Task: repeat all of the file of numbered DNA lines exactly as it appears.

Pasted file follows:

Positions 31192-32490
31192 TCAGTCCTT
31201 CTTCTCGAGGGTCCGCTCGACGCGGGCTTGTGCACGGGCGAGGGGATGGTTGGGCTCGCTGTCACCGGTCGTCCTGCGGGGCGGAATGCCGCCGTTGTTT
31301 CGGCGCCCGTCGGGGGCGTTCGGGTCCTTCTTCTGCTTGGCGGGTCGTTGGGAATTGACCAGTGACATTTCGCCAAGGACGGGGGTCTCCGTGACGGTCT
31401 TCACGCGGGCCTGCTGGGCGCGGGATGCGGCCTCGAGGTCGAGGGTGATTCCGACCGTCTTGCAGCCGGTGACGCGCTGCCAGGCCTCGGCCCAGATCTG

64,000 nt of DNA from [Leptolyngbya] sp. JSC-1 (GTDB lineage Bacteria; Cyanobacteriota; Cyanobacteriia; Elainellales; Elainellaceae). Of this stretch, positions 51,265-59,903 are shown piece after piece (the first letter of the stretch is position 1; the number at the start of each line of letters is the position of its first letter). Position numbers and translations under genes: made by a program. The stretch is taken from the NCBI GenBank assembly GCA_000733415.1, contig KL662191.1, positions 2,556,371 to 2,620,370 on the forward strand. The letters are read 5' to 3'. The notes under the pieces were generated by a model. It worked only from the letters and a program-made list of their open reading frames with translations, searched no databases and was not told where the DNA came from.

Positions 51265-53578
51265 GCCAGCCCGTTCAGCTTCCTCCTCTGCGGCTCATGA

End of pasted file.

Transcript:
Positions 31192-32490
31192 TCAGTCCTT
31201 CTTCTCGAGGGTCCGCTCGACGCGGGCTTGTGCACGGGCGAGGGGATGGTTGGGCTCGCTGTCACCGGTCGTCCTGCGGGGCGGAATGCCGCCGTTGTTT
31301 CGGCGCCCGTCGGGGGCGTTCGGGTCCTTCTTCTGCTTGGCGGGTCGTTGGGAATTGACCAGTGACATTTCGCCAAGGACGGGGGTCTCCGTGACGGTCT
31401 TCACGCGGGCCTGCTGGGCGCGGGATGCGGCCTCGAGGTCGAGGGTGATTCCGACCGTCTTGCAGCCGGTGACGCGCTGCCAGGCCTCGGCCCAGATCTG

64,000 nt of DNA from [Leptolyngbya] sp. JSC-1 (GTDB lineage Bacteria; Cyanobacteriota; Cyanobacteriia; Elainellales; Elainellaceae). Of this stretch, positions 51,265-59,903 are shown piece after piece (the first letter of the stretch is position 1; the number at the start of each line of letters is the position of its first letter). Position numbers and translations under genes: made by a program. The stretch is taken from the NCBI GenBank assembly GCA_000733415.1, contig KL662191.1, positions 2,556,371 to 2,620,370 on the forward strand. The letters are read 5' to 3'. The notes under the pieces were generated by a model. It worked only from the letters and a program-made list of their open reading frames with translations, searched no databases and was not told where the DNA came from.

Positions 51265-53578
51265 GCCAGCCCGTTCAGCTTCCTCCTCTGCGGCTCATGA